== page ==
Soldiers' Memorial, Lincoln University Jefferson City, MO
Posted by: Groundspeak Regular Member Carpe Diem59
N 38° 33.857 W 092° 10.133
15S E 572407 N 4268753
Quick Description: The memorial salutes the founders of Lincoln and their quest for educating free blacks after the Civil War. The prime mover was a white officer, Richard Baxter Foster in sculptor Ed Dwight's bronze work dedicated in 2007. He stands behind his men.
Location: Missouri, United States
Date Posted: 2/4/2009 2:40:40 AM
Waymark Code: WM5QWY
Published By: Groundspeak Regular Member Thorny1
Views: 17

Long Description:
Richard Baxter Foster from New Hampshire, a 1851 Dartmouth College graduate,came west. On history’s stage, he became a part of the events leading up to America’s Civil War. For example, after teaching in Illinois and Iowa,his sympathy for the America’s slaves grew into action when he went to Kansas and made a trip in 1856 with the legendary JOHN BROWN and JIM LANE (known as the Liberator of Kansas) in the bloody border action that preceded the Civil War.

To complete this portrait of this determined abolitionist, he and the soldiers of his units formed in Missouri, founded Lincoln Institute in 1866. Today it is known as Lincoln University of Jefferson City, Missouri–one of the nation’s Historically Black Universities— known to many in the 20s and 30s as the “ Harvard of the Midwest” for its quality faculty from eastern universities.

In May 2007, a “Soldier’s Memorial” monument was dedicated. Sculptor Ed Dwight featured Richard Baxter Foster and his enlisted men who helped found the Lincoln Institute immediately after their service in the Union Army at war’s end.

In August, 2008 Foster's name made the local newspaper and AP news wire as his Civil War letters to his family were donated to the archives of Lincoln University. You can see his photo and newspaper article online at: (visit link)

You can also read more about Foster in the Dictionary of Missouri Biography. See online at:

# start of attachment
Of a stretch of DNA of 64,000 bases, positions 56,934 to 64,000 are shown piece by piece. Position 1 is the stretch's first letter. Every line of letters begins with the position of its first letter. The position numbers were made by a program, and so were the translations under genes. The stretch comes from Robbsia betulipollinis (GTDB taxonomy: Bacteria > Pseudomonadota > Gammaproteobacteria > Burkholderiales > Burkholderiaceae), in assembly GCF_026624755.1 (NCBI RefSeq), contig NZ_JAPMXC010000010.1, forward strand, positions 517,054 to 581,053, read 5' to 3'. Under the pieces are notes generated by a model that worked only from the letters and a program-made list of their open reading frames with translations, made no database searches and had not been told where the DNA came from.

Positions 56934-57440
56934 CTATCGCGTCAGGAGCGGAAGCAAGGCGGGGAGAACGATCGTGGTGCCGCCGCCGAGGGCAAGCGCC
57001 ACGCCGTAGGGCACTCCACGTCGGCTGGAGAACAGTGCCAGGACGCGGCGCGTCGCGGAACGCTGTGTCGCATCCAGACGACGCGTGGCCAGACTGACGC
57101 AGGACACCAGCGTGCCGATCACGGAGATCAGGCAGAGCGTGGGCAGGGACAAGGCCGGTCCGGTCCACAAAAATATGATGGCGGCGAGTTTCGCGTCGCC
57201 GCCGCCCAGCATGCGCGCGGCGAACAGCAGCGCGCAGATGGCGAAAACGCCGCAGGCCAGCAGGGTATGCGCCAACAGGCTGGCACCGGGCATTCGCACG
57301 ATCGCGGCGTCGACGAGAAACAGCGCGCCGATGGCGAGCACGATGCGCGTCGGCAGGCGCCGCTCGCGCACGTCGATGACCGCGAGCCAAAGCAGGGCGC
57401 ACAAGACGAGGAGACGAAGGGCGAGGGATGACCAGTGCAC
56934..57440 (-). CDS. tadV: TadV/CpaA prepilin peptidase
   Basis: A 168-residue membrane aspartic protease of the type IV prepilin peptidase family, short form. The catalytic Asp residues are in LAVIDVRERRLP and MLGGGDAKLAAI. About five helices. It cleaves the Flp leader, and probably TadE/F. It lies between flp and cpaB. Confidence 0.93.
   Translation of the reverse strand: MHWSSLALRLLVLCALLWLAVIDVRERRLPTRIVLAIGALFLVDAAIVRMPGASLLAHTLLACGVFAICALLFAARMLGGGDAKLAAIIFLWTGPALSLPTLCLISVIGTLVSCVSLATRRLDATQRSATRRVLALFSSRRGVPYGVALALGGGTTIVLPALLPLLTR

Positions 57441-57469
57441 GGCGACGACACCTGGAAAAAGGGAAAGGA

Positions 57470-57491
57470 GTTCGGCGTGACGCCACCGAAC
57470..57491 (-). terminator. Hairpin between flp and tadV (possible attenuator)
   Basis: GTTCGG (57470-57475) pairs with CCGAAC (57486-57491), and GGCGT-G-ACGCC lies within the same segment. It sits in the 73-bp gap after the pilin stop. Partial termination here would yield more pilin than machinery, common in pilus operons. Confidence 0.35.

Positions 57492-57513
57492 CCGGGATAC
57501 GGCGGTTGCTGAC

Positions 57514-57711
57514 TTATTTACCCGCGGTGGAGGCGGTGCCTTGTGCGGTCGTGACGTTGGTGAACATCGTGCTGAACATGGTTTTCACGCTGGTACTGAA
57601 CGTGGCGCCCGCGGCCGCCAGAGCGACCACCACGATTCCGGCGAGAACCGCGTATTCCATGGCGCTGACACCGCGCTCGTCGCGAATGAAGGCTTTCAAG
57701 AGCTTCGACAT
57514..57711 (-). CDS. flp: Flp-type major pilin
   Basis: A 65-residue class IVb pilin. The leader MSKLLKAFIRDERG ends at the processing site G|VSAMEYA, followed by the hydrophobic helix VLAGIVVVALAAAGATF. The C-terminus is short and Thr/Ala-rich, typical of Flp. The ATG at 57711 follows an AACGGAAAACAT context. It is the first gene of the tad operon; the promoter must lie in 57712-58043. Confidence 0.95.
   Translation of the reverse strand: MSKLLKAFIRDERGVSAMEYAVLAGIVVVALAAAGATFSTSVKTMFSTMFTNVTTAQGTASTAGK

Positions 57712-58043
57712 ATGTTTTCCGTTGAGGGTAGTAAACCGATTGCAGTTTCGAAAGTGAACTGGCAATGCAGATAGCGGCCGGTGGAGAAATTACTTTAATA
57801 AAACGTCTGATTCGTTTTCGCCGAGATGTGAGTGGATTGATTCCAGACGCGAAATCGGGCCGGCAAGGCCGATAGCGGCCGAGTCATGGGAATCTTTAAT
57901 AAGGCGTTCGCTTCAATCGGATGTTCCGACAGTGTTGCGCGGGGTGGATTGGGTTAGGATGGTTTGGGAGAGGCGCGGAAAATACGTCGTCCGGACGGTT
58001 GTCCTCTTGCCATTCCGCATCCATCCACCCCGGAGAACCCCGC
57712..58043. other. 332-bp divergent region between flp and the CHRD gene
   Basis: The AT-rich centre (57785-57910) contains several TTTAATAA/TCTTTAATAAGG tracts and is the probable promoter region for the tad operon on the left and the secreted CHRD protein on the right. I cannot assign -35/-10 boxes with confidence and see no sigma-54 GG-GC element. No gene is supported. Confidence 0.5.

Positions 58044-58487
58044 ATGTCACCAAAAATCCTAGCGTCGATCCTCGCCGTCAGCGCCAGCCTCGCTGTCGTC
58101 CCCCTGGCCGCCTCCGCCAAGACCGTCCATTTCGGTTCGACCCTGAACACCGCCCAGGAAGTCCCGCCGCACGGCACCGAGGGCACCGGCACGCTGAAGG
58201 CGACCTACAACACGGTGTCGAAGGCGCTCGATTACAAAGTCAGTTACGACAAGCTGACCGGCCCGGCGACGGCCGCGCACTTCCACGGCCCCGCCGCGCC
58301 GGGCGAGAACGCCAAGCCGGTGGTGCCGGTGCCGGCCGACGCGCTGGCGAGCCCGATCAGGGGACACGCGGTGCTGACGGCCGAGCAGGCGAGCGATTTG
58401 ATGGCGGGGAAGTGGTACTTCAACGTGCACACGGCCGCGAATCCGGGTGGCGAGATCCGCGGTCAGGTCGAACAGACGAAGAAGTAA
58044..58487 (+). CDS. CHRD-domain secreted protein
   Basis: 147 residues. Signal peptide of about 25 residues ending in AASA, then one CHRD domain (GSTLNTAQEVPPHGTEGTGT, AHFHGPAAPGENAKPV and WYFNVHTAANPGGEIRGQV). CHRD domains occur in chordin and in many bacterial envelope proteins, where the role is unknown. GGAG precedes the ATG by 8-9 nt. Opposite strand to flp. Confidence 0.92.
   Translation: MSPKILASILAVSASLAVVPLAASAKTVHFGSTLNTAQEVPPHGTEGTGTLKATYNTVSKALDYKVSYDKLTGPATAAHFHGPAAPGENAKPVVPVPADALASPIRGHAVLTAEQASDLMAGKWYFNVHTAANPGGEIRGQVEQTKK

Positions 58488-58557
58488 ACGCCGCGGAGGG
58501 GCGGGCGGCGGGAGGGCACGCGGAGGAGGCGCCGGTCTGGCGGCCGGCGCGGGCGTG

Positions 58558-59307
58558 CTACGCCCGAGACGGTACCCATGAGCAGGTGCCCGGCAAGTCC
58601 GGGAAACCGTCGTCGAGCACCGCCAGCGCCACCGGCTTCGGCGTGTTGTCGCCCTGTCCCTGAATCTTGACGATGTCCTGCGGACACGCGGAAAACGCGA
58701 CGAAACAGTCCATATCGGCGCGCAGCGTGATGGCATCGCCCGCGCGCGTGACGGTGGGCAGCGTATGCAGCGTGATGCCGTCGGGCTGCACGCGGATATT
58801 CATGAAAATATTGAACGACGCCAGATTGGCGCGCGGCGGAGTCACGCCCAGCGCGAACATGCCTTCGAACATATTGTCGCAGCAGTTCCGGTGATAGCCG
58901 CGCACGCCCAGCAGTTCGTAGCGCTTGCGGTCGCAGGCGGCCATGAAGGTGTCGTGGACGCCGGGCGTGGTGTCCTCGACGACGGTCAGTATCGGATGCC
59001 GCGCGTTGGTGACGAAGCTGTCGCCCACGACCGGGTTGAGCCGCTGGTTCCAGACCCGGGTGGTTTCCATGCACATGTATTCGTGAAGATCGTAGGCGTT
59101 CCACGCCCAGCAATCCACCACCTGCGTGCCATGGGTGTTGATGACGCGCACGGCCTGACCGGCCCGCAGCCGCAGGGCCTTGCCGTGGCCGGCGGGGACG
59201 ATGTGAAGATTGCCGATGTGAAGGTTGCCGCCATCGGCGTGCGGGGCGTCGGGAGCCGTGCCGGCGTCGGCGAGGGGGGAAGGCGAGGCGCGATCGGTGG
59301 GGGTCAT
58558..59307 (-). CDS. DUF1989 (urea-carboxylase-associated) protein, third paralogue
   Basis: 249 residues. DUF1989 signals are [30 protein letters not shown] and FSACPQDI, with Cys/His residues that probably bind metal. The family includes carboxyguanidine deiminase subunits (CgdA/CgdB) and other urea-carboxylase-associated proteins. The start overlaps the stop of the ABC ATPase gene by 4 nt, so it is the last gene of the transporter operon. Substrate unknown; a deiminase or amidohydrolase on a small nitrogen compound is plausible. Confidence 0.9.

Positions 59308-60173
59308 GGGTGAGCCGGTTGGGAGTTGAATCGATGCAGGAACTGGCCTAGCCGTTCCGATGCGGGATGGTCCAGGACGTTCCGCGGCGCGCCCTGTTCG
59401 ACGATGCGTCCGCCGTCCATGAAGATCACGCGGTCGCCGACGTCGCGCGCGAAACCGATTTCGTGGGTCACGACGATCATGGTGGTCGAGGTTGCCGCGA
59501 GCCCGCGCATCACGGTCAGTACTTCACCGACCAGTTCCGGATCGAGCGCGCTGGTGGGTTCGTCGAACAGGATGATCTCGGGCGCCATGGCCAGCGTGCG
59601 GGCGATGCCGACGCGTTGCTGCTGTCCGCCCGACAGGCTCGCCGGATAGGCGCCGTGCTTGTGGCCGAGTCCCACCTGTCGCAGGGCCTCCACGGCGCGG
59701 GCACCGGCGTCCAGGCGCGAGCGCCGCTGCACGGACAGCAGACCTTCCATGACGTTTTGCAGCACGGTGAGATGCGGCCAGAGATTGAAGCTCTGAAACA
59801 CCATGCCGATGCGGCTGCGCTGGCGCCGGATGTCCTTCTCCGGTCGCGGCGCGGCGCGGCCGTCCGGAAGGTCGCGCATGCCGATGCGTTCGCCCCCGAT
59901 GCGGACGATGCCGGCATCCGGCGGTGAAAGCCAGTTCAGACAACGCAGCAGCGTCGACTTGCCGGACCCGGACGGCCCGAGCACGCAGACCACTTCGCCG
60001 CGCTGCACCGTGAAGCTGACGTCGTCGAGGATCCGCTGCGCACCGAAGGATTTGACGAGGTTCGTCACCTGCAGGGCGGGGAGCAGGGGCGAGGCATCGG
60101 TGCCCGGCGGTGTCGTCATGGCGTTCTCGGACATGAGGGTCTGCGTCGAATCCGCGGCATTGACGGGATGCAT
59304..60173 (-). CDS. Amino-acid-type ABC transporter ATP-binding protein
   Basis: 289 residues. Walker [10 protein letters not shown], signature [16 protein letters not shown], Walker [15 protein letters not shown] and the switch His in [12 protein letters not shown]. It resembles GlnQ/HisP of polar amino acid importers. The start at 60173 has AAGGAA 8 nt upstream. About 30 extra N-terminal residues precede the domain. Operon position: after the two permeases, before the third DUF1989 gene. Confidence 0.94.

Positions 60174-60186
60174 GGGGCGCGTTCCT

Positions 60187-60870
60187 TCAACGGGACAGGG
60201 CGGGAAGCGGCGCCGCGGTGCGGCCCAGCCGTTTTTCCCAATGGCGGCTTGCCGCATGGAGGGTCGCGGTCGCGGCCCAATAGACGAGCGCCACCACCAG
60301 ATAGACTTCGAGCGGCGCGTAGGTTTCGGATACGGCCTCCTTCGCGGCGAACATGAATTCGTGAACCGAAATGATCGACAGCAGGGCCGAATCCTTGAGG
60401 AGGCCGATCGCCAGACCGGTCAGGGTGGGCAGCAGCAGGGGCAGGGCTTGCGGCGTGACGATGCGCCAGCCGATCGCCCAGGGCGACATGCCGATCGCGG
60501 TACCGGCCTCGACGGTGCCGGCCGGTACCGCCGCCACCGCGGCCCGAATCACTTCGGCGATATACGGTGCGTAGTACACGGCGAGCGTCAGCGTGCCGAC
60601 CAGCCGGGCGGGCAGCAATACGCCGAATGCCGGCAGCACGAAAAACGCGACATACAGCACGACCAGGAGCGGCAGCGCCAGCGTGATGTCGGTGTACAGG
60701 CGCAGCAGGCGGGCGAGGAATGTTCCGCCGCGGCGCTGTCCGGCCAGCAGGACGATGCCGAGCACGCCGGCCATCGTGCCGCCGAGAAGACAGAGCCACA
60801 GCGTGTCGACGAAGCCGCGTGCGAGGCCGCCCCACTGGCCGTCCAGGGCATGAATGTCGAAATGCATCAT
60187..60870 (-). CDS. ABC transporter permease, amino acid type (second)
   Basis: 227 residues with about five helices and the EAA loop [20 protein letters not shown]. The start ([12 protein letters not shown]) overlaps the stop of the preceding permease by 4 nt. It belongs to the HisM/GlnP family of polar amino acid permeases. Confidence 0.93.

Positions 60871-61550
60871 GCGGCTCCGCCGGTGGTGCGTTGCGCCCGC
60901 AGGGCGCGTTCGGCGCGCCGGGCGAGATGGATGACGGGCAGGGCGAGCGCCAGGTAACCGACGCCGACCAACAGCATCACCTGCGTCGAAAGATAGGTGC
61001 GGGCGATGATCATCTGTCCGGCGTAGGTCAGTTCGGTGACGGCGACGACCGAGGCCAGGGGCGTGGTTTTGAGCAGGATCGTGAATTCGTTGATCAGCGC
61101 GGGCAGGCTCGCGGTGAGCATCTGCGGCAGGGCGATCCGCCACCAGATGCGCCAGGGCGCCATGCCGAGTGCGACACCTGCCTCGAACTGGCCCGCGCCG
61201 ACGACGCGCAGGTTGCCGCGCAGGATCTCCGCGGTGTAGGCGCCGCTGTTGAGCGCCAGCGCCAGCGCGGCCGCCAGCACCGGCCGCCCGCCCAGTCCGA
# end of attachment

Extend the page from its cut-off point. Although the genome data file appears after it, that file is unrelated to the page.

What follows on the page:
(visit link)

In Ed Dwight's sculpture Foster stands with his hat in his hand behind two of his enlisted soldiers. It is also interesting to note that sculptor Ed Dwight was America’s first black astronaut trainee.

If you also visit Jefferson City’s Cole County Historical Society’s Civil War Room, you can see photos of the black enlisted men-- who with Foster founded Lincoln Institute. They were: Sergeant Jacob Anderson ; 1st Sergeant Nelson Bergarrise; and Private John Jefferies from the 62nd United States Colored Troops. Private Logan Bennett was from the 65th United States Colored Troops.

So, as you view sculptor Dwight’s work, the central figures on the monument are Foster and the two sergeants. The bronze figure approaching the monument represents one of the two privates. My guess is that it represents Logan Bennett of the 65th.

Since its founding in 1866, Lincoln's students and educators have achieved milestones in the civil rights movement: a landmark US Supreme Court decision in 1938 (Missouri v. Gaines)that was a stepping stone towards the famed Brown v. Board of Education in 1954;
on the sports scene Lincoln athletic instructor Althea Gibson broke the color barrier for men and women in tennis in 1957 by winning at Wimbleton in England and at the U.S. Open in Forest Hills, NY.

The new statue group stands as a tribute to those men who started the long task of achieving racial equality through education. They chose the institute's name too. When you visit this waymark be sure to also see the Abraham Lincoln mural by Thomas Hart Benton in the Innman Page Library nearby.

Civil Right Type: Not listed

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